China, Pt. 2: Kung Food Fighting

My first breakfast in China, and I decided to go bold.

Fried salmon skin. Just the skin. With a few incidental pieces of flesh hanging on.

Tastes a lot like salmon skin

Tastes a lot like salmon skin

Morning #2, I went for braised oxtail swimming in some yummy-looking spicy sauce because who doesn’t eat oxtail for breakfast?

It was good, good! But brought up a question that my rural roots couldn’t immediately answer. We don’t see a whole lot of oxen, so what is oxtail?

Cow tail, it turns out. Simple tail of the cow. That thing hanging above the butt, brushing against the butt… all day long. Back and forth.

Uh-huh.

Well, I’m not changing my opinion. It was good, and I never ate it again.

Clockwise, chicken foot, lotus root, pig tail, sliced pieces of pig’s ear, then beef something

Clockwise, chicken foot, lotus root, pig tail, sliced pieces of pig’s ear, then beef something

From the above photo, it is clear that knowing the location of the oxtail didn’t deter me from trying some pig tail. And other parts.

China is the top producer and consumer of pork in the world. For that reason alone, I could live there.

Interestingly, I never saw the piggy parts we would refer to as Rocky Mountain oysters anywhere. Perhaps every culture has its limitations?

As we dined one day on traditional Chinese food, it occurred to me how closely related it was to traditional Southern fare.

From small town and small farm backgrounds our forefathers - theirs too - had to make the most of what they had.

That meant fattening the pig and using it all. Feet, ears, tails, lungs, brains… even intestines. Or chitlins, as we call them, though if we were proper Southerners, we’d call them chitterlings.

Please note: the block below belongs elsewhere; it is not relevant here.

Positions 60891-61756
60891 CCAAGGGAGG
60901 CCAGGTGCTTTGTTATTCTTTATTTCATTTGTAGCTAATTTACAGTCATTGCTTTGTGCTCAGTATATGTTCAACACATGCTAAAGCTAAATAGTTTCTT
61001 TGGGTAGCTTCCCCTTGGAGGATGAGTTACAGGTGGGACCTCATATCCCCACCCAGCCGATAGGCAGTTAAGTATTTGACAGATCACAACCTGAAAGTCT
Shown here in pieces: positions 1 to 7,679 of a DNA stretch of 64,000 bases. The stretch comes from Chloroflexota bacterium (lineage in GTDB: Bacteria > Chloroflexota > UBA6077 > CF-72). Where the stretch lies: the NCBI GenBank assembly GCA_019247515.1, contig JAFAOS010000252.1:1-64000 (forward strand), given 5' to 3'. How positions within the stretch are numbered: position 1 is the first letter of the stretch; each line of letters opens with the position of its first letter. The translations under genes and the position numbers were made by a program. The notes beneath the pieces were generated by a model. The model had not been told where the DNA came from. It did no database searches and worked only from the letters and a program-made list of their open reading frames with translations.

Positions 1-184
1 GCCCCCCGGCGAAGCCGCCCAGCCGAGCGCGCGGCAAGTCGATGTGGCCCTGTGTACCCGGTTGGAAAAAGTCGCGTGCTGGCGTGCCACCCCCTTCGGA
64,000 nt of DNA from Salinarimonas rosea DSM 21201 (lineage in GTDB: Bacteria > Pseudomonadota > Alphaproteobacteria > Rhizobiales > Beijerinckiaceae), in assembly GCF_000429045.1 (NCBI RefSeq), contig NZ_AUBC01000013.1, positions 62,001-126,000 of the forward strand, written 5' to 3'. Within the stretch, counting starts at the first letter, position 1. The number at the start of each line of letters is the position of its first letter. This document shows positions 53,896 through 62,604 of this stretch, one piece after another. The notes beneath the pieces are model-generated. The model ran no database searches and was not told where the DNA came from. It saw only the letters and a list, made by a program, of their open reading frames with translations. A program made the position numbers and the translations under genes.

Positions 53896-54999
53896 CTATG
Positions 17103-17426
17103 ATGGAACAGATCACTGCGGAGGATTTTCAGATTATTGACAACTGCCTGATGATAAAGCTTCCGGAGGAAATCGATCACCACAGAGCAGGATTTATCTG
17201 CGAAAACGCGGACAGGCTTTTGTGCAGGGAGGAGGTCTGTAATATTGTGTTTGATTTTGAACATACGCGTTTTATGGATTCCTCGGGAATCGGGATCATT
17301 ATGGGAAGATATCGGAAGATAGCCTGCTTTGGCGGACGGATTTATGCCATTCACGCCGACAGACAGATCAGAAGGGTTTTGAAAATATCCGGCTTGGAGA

I reckon we figure we don’t need no stinkin’ proper talk when it comes to eating hog guts.

I don’t recall that Americans have ever been big on chicken feet, but the Chinese are. And where do they get those chicken feet?

From Georgia, for starters. The Peach State is really the Poultry State.

As the number one producer of poultry in the country, one of the few parts of the chicken we don’t eat is exported to China. Most Americans have just enough exposure to farm life to be repulsed by knowing what those chicken feet spent their whole life walking in!

Still, I tried one. When in China…

China_food_chicken foot 2.jpg

I didn’t finish my chicken foot. It was boiled, I was hoping for fried. I probably would have eaten more had it been fried because I think I’d eat dirty socks if they were properly battered and fried.

As the preferred eating utensils in China, chopsticks were available to us at every meal.

China_food_chopsticks 2.jpg

I used mine. Some.

As each meal began, I used them with such ease I figured the locals were probably looking at each other as if to ask, who is this white China-man?

But as the meal progressed, I’d get increasingly spastic, eventually reaching the point of using them to stab my food. Then I’d switch to fork and spoon.

I sincerely don’t understand why the Chinese people haven’t made the switch to our utensils. Over and over, I watched folks eat rice with chopsticks, taking in only a small portion each time. Not sure how you ever fill up balancing grains of rice on two little sticks.

Sure, it can help with portion control, but come on, people! There’s a thing called a fork. You can shovel that stuff in! (Like Americans do.)

Squid on a stick. I didn’t have a chance to try it, but as much as I love calamari, I should have.

Squid on a stick. I didn’t have a chance to try it, but as much as I love calamari, I should have.

Since we were on a tour, most all of our meals were buffets. Big buffets. I noted that every breakfast buffet featured pork ‘n beans, and I was impressed.

At home, we do pork ‘n beans occasionally with burgers and barbeque, but here they were being served every dang morning for breakfast. Hello, China!

Turns out, it’s not a Chinese thing; it is a British thing. And yeah, we had a bunch o’ Brits on the tour.

It also turns out that while it looks like pork ‘n beans, it ain’t. Contains no pork. Just dumb ol’ beans in tomato sauce.

Phooey.

Next stop: England. I’m gonna teach those folks how to add bacon to their beans.

We’ll also add some garlic, brown sugar, molasses and barbeque sauce - all those lovely ingredients that leave your tummy with massive amounts of undigested complex carbohydrates.

Then we’re gonna make some noise!

You need these waffles. The piece on the left has kiwi jam, the one on the right has mango jam. BOTH jams are accompanied by sweetened condensed milk. Yep, Eagle brand from a can. Nothing short of freakin’ delicious!

You need these waffles. The piece on the left has kiwi jam, the one on the right has mango jam. BOTH jams are accompanied by sweetened condensed milk. Yep, Eagle brand from a can. Nothing short of freakin’ delicious!









China, Part 1: Enter The Dragon